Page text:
Five File Sharing Habits You Need to Break Immediately
In today’s hyperconnected world, digital collaboration and communication is not an option, but rather a requirement. We all need quick, easy and safe methods for sharing digital information.
However, there are right and wrong ways to file share.
From sharing important information with clients and employees to transferring sensitive information to professionals we trust, paying attention to file sharing habits can welcome or eliminate the risk of a data breach.
In fact, Ponemon Institute revealed 35% of data breaches are actually caused by the “human factor” which can mean an employee, personal or contractor negligence.
To decrease the risk of human error, learn about these five dangerous file sharing habits and correct your process accordingly.
1. Sharing files via email
This is an important tip for business and personal communication. Even though email is incredibly convenient for correspondence, is not designed to be secure.
For a relevant example, think of a few months ago when perhaps you needed to correspond with your accountant to meet the April 17th deadline. The information contained in your tax documents are private and sensitive — names, addresses, Social Security numbers and banking information. In other words, exactly what an identity thief is hunting.
And, anyone with access to an intermediate mail server or with the ability to track network traffic between mail servers could easily find this packet of information.
2. Using consumer-grade cloud solutions
If you’re like many employees or employers, it’s likely you’re working with at least one team member or client located in a different area. Maybe you’ve even used an unauthorized file-sharing service like personal Dropbox or Google Drive to share information.
This process is becoming more common. But, it needs to come to a halt.
If your content is sensitive, you should note that these consumer-grade cloud solutions are not created with enterprise security in mind, and in fact, they have been hacked in the past.
Consider using enterprise solutions, or at least learning about stronger password protocols to secure your data.
3. Peer-to-peer (P2P) file sharing
On its face, peer-to-peer sharing may seem like a great technology to share digital data. But, think again. Because multiple computers are interconnected, peer-to-peer software is an easy target for a hack.
Without proper security measures, peer-to-peer is an open invite to anyone, including criminal hackers, to access your data.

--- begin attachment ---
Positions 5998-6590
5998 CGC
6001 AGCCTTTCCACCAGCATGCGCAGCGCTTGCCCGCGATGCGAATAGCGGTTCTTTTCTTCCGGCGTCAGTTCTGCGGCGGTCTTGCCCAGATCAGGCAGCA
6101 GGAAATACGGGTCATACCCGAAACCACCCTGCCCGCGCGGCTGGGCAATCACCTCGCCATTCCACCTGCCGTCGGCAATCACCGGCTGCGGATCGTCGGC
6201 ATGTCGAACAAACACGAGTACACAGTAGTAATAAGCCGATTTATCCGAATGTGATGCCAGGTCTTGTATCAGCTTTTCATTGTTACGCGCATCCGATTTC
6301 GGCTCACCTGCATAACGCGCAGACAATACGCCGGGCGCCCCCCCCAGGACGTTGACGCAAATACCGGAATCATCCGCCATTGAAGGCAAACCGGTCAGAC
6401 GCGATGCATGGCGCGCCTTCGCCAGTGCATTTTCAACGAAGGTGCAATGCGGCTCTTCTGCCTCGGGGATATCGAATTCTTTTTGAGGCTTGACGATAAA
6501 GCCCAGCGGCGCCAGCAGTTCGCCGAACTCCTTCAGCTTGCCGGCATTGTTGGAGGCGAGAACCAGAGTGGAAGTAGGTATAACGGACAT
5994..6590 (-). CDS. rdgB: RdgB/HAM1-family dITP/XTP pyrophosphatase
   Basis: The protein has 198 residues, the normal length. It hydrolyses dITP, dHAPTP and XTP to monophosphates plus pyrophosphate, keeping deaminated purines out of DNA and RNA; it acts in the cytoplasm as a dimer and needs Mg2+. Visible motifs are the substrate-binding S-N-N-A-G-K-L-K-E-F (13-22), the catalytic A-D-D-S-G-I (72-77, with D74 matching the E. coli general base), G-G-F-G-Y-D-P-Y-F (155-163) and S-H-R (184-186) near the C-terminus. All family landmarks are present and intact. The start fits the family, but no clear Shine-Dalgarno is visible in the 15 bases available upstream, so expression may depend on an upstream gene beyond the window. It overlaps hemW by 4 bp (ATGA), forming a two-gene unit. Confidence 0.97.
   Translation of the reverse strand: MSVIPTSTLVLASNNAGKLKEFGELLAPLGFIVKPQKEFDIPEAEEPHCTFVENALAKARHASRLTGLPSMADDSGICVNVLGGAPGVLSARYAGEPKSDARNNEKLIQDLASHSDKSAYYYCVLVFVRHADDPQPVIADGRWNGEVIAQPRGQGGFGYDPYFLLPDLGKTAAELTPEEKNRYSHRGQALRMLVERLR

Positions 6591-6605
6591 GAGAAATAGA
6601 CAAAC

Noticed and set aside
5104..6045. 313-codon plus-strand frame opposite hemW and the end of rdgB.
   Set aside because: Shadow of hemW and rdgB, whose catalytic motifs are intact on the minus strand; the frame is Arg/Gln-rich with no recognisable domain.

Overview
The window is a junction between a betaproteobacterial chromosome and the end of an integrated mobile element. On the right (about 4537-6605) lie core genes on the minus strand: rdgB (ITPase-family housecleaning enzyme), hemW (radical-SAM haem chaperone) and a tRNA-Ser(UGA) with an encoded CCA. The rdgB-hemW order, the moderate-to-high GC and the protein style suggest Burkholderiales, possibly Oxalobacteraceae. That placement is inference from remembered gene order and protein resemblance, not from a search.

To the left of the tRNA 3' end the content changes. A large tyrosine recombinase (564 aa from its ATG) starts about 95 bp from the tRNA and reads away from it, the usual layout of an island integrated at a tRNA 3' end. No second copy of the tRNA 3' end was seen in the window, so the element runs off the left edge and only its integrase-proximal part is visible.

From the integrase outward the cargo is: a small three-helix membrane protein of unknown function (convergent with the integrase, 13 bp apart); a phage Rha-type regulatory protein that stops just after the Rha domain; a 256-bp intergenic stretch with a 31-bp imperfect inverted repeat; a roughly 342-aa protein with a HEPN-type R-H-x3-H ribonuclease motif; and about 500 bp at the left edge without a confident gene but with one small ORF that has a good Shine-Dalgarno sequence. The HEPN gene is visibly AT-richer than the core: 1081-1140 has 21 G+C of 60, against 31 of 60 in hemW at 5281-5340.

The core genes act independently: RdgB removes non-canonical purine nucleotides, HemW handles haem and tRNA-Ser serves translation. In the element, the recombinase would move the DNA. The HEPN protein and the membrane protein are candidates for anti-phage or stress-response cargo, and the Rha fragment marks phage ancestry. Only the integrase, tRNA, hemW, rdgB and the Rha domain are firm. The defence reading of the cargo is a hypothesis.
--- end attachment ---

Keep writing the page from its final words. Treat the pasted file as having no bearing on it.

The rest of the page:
4. Using flash drives
To start, flash drives are becoming an outdated process. Not only are they difficult to efficiently use if your team or contacts are spread across different offices and different geographic locations, they also are a risk of infection.
Flash drives bypass network security when inserted into a new computer, which can lead to malicious attacks on your individual devices and connected networks.
5. Loose internal policies
If you’re in the habit of giving blanket authorization to all of your internal documents, or neglect placing policies for secure file sharing, it’s more likely than not you will run into trouble.
The danger of incorrect file sharing starts when employees take matters into their own hands and engage a file sharing service on their own.
Be proactive, and you can decrease human error and mitigate cybersecurity risks.
WHAT IS THE BEST WAY TO FILE SHARE?
We’ve learned that sharing information is not the fundamental problem — you and your employees will always find ways to deliver files. The real challenge is maintaining control over the shared content. Here are two quick tips for transferring external and internal files safely.
Encryption, or the process of changing information to make unreadable by anyone except those with a key, protects the data you don’t want anyone else to access. Encryption protects your data when it’s digitally transmitted and from other factors like if your computer was stolen or lost.
Generate and regenerate shared passwords
For online programs, shared software, and password protected files, find a way to generate and regenerate passwords with the least amount of visibility.
EZPD is a program that allows consumers or businesses to intelligently create and share passwords while mitigating the risk of a breach. Shared licenses on EZPD mean that one person, with an authorized license file, can create a strong, complex password and another person, on another authorized device, can access the same password.
This process does not transfer information through a cloud. Rather, EZPD’s proprietary algorithm and node-locked system means that passwords can be created for the devices who need access and will remain invisible to those who don’t.
Remember, your passwords are always the first line of defense.